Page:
35,000 Christian Palestinians 'Losing Hope,' Awaiting One-State or Two-State Solution

Church of the Nativity in Bethlehem, Palestine, in this January 21, 2015 video.
Church of the Nativity in Bethlehem, Palestine, in this January 21, 2015 video. | (Screenshot: YouTube/Rick Steves' Europe)

Christian Palestinians are "losing hope" amid the desperation and oppression they face, asking for human rights while world leaders continue debating the Israeli-Palestinian conflict.

"People are losing hope that there will be any solutions. They feel that things are going back instead of going forward. The whole political instability, the economic pressure that ... the Palestinians are facing ... with no solutions," Jack Sara, president of Bethlehem Bible College, told Mission Network News.

There has been a stall in recent years when it comes to talks over a two-state or one-state solution to the conflict, which has made the lives of 35,000 or so Christian Palestinians near Bethlehem difficult.

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"A lot of the Christians are still desperate to find a place where they, their kids are growing in peace and the ... atmosphere where in Palestine it's not that way. Still, the checkpoints are all over the place. The wall is being just erected, continued to kind of like suffocate almost the life of our Palestinians, especially in Bethlehem where the concentration of Christians is the highest in all of the West Bank," Sara said.

The economic sanctions on the West Bank have been imposed against hardline Palestinian factions and terrorist groups, but many regular people are suffering. Christians have faced various obstructions, such as not being able to visit family living in Jerusalem and other places inside Israel.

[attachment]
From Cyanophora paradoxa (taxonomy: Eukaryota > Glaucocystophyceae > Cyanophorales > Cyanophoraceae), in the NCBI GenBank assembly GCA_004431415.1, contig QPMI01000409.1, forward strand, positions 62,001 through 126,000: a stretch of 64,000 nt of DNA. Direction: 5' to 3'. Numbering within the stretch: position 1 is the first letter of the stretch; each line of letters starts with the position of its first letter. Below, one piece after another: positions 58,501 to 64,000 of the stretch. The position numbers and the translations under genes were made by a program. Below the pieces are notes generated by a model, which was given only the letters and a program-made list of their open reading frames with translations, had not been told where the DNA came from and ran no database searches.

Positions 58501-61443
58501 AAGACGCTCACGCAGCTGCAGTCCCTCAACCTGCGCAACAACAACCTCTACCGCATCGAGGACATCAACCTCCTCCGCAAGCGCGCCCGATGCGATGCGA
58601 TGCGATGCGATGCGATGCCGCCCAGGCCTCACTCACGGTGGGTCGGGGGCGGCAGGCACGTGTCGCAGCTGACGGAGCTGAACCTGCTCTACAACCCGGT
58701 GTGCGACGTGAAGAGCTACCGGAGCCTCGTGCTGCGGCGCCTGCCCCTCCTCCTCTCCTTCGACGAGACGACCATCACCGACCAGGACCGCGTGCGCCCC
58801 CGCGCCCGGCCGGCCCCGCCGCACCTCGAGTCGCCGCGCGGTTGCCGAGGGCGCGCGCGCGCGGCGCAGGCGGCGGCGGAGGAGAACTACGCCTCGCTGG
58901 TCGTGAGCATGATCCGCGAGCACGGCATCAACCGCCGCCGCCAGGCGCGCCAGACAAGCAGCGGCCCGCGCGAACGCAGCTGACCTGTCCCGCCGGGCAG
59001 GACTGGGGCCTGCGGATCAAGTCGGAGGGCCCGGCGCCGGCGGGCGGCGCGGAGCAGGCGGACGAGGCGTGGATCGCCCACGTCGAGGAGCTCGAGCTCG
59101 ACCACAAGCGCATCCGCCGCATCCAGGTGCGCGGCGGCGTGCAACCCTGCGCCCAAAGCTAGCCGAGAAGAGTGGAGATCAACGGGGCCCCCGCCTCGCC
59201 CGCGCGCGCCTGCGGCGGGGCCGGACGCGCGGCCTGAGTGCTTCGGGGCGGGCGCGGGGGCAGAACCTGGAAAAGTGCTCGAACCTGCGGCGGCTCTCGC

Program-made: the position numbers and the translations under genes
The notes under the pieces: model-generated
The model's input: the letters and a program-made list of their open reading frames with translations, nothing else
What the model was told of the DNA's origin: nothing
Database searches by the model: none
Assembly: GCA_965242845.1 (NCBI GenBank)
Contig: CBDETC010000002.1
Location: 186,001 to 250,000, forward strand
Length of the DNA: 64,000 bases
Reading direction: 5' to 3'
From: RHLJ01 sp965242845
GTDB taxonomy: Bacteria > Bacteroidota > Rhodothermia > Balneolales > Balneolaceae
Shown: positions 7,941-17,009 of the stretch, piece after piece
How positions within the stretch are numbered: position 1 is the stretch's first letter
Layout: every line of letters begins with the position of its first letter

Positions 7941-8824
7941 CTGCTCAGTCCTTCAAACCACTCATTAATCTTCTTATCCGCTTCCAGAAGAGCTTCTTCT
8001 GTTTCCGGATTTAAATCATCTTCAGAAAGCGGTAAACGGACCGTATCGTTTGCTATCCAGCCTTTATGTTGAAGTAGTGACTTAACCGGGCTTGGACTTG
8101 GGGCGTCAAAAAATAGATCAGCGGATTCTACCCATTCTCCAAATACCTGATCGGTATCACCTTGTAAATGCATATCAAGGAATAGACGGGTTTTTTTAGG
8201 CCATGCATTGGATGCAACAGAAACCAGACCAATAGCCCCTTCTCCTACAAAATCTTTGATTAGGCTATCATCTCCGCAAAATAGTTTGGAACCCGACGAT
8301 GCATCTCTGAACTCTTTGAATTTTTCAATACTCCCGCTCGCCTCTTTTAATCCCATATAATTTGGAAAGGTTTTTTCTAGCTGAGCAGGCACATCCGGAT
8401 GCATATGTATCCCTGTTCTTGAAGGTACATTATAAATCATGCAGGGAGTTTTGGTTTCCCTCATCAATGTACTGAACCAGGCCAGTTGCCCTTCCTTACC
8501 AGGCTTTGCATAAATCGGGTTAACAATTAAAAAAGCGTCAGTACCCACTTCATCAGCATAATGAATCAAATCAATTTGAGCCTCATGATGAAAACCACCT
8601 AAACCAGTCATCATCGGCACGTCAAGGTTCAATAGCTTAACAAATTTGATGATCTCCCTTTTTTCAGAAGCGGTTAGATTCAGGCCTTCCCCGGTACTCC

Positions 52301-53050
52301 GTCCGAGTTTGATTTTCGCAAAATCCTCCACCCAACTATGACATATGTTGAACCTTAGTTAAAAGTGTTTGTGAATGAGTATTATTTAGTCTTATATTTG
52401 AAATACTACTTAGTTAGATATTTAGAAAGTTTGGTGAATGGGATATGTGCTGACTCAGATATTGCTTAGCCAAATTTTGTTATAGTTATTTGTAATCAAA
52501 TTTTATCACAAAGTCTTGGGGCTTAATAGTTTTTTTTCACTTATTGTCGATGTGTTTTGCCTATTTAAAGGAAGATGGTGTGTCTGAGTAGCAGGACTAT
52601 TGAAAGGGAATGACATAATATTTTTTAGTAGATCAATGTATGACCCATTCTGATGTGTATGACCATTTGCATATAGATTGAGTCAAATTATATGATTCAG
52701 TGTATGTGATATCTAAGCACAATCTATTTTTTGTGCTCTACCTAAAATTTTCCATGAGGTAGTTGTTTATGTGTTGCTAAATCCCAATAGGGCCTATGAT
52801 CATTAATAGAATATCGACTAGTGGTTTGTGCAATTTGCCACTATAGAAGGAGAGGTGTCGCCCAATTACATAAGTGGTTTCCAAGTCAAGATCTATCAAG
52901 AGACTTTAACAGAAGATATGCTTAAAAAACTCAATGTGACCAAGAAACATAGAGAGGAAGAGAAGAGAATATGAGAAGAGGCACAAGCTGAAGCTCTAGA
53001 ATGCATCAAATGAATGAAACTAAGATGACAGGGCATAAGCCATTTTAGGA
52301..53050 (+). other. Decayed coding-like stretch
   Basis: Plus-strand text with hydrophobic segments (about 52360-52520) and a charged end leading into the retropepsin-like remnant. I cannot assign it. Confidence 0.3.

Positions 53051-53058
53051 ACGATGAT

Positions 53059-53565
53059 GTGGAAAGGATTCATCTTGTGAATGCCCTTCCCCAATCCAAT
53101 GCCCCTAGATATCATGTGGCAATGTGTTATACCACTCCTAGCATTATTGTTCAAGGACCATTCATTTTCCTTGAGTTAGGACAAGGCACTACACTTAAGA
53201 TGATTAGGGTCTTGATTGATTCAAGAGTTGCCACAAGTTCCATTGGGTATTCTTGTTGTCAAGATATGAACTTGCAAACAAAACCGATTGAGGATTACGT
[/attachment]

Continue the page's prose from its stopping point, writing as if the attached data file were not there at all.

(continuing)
"Palestinians don't have the right to move around the country. They have no access to borders that they could fly out from except for Jordan. There's a lot of, I would say, [a] lack of freedom in many ways, and lack of opportunities because of that. The economy's being controlled still by Israel," Sara continued.

The missionary college director said that Palestinian Christians feel forgotten, as their story is often ignored and overlooked amid news of bombings and fighting in the region.

"I think it's worthwhile for Christians first to dig deeper into understanding the realities on the ground and specifically how Christians are living. If we are concerned about the Church, we have to be concerned about the Christians in the Holy Land because the Holy Land is bleeding from its Christians," Sara advised the global Church.

"The Christians are leaving. You know that includes committed believers, includes ministers, includes people who are ... not leaving by their own choice," he added.

Rival politicians have clashed over the fate of Christians in Palestine. In October, Israeli Prime Minister Benjamin Netanyahu criticized how the Palestinian Authority treats Christians, suggesting it's responsible for the Christian population decreasing to 20 percent in Bethlehem since 1995.

Bethlehem Mayor Anton Salman hit back against Netanyahu, however, accusing the premier of "using Christians as a tool to whitewash the occupation," referring to what Palestinian leaders say is Israel's occupation of the land.

Sara has spoken out on the plight of Palestinian Christians on a number of occasions, and in May warned that they are struggling to survive in the land where Jesus Christ was born and sacrificed Himself for the world.

"We all need Christ. But in Palestine, it's the land of Christ, and that's an issue and a problem, and I will say a challenge and a potential at the same time. The challenge is that this is the land of Christ where He was born, where He gave His life as a sacrifice on behalf of all the [world]," the Bethlehem Bible College's president said at the time.

"It's the birthplace and the resurrection place, and the Holy Spirit place. And the Church, it started there. Yet, nowadays Christians don't make up even 1.5 percent of the total population."

Follow Stoyan Zaimov on Facebook: CPSZaimov

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